Logger’s Lake/Volcano

Logger’s Lake/Volcano

Logger’s Lake is a popular recreational destination occupying what appears to be the crater of a small volcano. Lava flowing from this volcano also formed the nearby lava escarpment known as Vulcan’s Scrapyard.

Because the area is heavily glaciated and the lake has no discernable outlet, another possible origin scenario is that it’s a kettle lake formed by the melting of a trapped chunk of remnant glacial ice. Indeed, the lake is surrounded by curved columnar jointed basalt ice-contact features, glacial polished column-tops, and examples of the isolated boulders known as glacial erratics. The lake-encircling Crater Rim Trail delivers views and high biodiversity values as it winds through intact old-growth forest.

Protection and guardianship are at the heart of the Geopark philosophy. We ask that you treat the land with the same reverence as its original inhabitants, and not remove anything from a site but what you’ve brought to help preserve it for future generations.

  • crazy-angled columnar jointing
  • the scenic Crater Rim Trail
  • swimming hole deluxe


A lake occupying the likely crater of a small volcano that was heavily glaciated after it erupted.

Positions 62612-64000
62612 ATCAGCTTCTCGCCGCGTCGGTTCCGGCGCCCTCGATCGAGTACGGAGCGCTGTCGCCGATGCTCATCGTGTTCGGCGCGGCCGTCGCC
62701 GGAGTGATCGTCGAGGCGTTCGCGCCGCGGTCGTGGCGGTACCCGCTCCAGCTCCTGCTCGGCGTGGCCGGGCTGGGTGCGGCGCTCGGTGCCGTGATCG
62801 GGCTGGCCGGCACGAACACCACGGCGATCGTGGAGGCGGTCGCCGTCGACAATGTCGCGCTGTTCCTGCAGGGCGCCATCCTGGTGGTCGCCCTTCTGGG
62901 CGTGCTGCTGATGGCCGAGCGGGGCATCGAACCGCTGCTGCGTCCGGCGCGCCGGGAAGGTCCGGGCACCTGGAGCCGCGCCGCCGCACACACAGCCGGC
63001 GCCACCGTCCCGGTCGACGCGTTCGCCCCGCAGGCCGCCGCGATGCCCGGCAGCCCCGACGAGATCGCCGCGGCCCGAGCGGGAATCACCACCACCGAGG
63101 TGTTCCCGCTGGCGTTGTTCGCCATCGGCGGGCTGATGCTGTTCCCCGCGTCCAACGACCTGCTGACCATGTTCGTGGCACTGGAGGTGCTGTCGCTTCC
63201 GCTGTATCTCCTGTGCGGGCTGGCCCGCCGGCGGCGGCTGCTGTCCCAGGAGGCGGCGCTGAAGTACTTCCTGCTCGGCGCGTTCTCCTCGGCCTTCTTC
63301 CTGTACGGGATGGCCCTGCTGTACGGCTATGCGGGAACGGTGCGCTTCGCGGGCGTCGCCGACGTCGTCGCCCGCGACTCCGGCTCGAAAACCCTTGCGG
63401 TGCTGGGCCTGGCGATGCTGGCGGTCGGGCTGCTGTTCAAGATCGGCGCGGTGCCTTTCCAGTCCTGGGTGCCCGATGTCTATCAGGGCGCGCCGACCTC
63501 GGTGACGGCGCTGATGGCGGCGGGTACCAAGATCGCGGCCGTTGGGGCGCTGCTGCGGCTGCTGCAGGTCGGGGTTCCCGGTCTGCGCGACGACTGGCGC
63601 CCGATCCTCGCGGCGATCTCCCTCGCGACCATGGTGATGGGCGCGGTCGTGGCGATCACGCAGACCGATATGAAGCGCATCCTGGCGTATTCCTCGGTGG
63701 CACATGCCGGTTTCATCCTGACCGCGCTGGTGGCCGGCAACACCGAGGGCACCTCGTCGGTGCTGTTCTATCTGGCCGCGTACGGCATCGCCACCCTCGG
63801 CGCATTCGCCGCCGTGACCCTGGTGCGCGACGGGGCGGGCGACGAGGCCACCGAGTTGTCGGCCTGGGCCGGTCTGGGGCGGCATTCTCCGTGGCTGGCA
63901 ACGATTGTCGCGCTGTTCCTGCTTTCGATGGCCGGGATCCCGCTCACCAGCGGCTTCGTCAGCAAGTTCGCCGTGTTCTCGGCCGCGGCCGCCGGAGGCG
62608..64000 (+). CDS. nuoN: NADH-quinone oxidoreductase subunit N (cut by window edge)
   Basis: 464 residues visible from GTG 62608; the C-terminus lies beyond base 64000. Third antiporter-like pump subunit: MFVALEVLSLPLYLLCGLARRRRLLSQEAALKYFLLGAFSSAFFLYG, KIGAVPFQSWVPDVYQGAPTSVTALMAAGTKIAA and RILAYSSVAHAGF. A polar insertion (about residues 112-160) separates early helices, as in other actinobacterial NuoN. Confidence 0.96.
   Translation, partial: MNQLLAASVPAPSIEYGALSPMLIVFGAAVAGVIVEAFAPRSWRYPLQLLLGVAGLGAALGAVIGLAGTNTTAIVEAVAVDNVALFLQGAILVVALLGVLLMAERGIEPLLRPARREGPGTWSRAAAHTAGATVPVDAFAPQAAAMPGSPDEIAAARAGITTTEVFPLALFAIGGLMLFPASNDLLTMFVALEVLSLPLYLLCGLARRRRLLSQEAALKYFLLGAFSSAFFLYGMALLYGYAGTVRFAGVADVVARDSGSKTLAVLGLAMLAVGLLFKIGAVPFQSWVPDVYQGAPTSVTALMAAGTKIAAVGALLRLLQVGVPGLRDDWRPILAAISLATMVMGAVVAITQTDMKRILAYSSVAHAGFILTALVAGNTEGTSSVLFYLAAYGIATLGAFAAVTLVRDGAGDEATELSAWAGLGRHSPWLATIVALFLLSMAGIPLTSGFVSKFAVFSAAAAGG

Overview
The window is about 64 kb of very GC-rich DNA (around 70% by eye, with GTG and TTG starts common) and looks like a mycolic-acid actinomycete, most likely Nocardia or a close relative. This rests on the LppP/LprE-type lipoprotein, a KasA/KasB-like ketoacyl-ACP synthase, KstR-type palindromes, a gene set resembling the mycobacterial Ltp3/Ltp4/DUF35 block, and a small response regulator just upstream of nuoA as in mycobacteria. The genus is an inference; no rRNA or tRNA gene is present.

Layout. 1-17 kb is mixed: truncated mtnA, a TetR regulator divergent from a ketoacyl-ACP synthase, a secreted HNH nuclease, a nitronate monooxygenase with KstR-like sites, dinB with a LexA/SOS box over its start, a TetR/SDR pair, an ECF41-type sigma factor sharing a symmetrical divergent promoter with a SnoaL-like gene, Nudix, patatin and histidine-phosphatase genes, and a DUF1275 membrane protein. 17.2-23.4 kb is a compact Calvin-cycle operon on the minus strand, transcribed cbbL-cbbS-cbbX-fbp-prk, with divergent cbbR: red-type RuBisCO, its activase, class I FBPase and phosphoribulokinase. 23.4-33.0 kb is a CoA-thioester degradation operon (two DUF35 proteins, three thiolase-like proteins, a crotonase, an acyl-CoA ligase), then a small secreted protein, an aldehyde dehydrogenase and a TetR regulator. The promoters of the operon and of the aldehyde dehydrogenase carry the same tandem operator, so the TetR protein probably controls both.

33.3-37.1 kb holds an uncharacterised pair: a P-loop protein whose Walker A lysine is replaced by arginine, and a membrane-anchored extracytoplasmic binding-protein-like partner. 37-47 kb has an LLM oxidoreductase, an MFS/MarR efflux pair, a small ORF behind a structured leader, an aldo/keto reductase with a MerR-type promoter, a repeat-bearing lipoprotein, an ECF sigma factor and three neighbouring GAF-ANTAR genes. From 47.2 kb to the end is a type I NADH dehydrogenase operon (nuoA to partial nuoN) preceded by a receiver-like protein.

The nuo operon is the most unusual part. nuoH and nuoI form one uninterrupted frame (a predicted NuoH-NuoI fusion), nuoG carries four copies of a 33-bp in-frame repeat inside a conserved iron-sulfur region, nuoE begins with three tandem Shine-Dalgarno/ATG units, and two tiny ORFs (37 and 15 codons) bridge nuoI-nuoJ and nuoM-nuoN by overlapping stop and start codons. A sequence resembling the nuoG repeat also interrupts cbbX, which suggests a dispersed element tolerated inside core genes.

Logger’s Lake is located on the Cheakamus Lake Rd. (aka Westside Main Forest Service Rd.), just beyond the Cheakamus Crossing neighbourhood, 8 km south of Whistler Village. From Hwy 99, turn onto Cheakamus Lake Rd., after 450 m make a left onto Cheakamus East Forest Service Rd. and an immediate right onto the Westside Main. Drive 2.2 km on a rough, often steep road to Logger’s Lake parking area. From here it’s trail access to the lake on a medium-grade uphill of ~500 metres. Alternate access: several hiking trails from Cheakamus Crossing reach the Logger’s Lake area.


Parking, washrooms.


Unstable rock areas; please stay on marked trails.

Decimal Degrees (DD)

50.063557, -123.036979

Degrees Decimal Minutes (DDM)

50° 3.8134' N  123° 2.2187' W

Degrees Minutes Seconds (DMS)

50° 3' 48.8052" N  123° 2' 13.1244" W

What Are Pillars?

The Fire & Ice Aspiring Geopark comprises four main geological pillars referenced in all interpretive material: (M)ountain Building, (G)laciation, (V)olcanism and (C)ollapse.


Mountain building can involve several processes that contribute to the formation of mountains, such as the collision of tectonic plates that result in folding, faulting, metamorphism and the creation of subduction zones associated with volcanic activity and igneous intrusion.


Glaciation refers to landform phenomena associated with the formation, movement and recession of glaciers and ice sheets. In temperate latitudes such as British Columbia, montane glaciation at higher altitudes is the norm while continental glaciation occurred during Ice Ages like the recent Pleistocene.


Volcanism is the eruption of subterranean molten rock (magma) and gasses onto the surface of the planet and includes the production of volcanic landforms and the effects of eruptions and flowing lava on pre-existing surface formations.


Collapse is a term that refers broadly to both slow processes of destabilization and erosion by wind, water and ice, as well as rapid processes like rockfall and landslides.

Whether acting as primary or secondary forces, one or more of these processes figure in the creation of each geosite.